- Unreported Judgment
- Appeal Determined (QCA)
SUPREME COURT OF QUEENSLAND
Burke v Commissioner of Police  QCA 158
BURKE, Dominic Michael
COMMISSIONER OF POLICE
CA No 271 of 2018
DC No 20 of 2017
Court of Appeal
Application for Extension of Time s 118 DCA (Criminal)
District Court at Toowoomba – Unreported, 11 September 2018 (McGinness DCJ)
20 August 2019
13 May 2019
Sofronoff P and Morrison JA and Davis J
The application for an extension of time within which to appeal is refused.
APPEAL AND NEW TRIAL – PROCEDURE – QUEENSLAND – TIME FOR APPEAL – EXTENSION OF TIME – where the applicant was convicted of one charge of failure to give a breath specimen, one charge of obstructing police and one charge of public nuisance – where the applicant has exercised his right to appeal to the District Court in respect of all three convictions – where the appeals of two of the convictions were dismissed but the appeal against the charge of police obstruction was allowed – where the applicant has applied for an extension of time in which to appeal – where the application for extension was filed four and a-half weeks after the expiry of the time within which such an application for leave to appeal should have been made – where the applicant’s sole ground of appeal was stated as “getting legal advice” – where the applicant nominated only the conviction in respect of public nuisance, seeking to appeal on the ground that “it was clearly an unlawful arrest” – where the applicant’s outline signified his desire to also appeal against the conviction for failing to provide a breath specimen – whether the applicant has supplied a proper explanation for the delay in filing his appeal – whether the applicant’s proposed appeal possesses any prospect of success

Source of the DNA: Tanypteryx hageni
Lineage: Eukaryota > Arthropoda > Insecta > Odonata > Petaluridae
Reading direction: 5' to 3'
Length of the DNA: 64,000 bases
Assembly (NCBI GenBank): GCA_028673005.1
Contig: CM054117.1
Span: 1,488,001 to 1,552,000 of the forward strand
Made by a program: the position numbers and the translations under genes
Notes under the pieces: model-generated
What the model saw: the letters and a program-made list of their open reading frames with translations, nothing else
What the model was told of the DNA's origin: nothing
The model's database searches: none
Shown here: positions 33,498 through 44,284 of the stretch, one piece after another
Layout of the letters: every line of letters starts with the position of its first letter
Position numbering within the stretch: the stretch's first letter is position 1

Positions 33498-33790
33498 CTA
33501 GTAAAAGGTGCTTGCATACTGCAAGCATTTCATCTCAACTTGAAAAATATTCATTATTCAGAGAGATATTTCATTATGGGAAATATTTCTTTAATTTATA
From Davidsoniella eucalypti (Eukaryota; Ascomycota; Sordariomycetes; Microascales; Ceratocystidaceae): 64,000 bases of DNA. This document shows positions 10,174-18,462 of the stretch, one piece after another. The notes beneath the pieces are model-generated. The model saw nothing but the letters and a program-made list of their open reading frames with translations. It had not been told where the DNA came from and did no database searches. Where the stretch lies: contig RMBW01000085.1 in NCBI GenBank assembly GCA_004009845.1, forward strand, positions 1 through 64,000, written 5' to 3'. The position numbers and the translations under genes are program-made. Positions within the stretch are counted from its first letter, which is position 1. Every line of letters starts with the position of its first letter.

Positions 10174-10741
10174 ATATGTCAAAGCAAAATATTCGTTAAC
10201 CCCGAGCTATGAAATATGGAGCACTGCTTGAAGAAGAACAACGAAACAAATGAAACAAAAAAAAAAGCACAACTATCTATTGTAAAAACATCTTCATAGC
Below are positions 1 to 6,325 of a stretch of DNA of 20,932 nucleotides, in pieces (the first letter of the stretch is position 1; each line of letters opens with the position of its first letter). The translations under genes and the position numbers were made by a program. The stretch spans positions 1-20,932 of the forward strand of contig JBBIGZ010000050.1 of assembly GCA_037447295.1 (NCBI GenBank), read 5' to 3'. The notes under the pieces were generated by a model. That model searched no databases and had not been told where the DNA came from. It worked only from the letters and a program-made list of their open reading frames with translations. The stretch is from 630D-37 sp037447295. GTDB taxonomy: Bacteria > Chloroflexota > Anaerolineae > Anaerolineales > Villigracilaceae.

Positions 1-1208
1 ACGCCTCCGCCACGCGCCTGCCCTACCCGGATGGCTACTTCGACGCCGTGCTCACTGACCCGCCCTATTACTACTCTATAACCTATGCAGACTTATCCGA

District Court of Queensland Act 1967 (Qld), s 118(3), s 119
Burke v Commissioner of Police  QCA 184, mentioned
Clark v Trevilyan  QWN 11, cited
Fox v Percy (2003) 214 CLR 118;  HCA 22, cited
McDonald v Queensland Police Service  2 Qd R 612;  QCA 255, cited
Pearson v Thuringowa City Council  1 Qd R 416;  QCA 310, cited
Pickering v McArthur  QCA 294, cited
R v Tait  2 Qd R 667;  QCA 304, cited
The applicant appeared on his own behalf
D Balic for the respondent
The applicant appeared on his own behalf
Director of Public Prosecutions (Queensland) for the respondent
SOFRONOFF P: I agree with Morrison JA.
MORRISON JA: Late in the evening of 4 April 2016 police intercepted the applicant in his car for a random breath test. He returned a positive result and was then transported to a police station where, notwithstanding three attempts, he failed to provide a specimen of breath. He later asked to be given a blood test, but that was refused.
After an initial trial and successful appeal, at a re-trial on 4 June 2018 the applicant was convicted of failing to provide a specimen of breath for analysis, in contravention of s 80(11) of the Transport Operations (Road Use Management Act) 1995 (Qld)).
The applicant was also the subject of two charges of breaching his bail conditions on 29 April 2016 and 2 May 2016.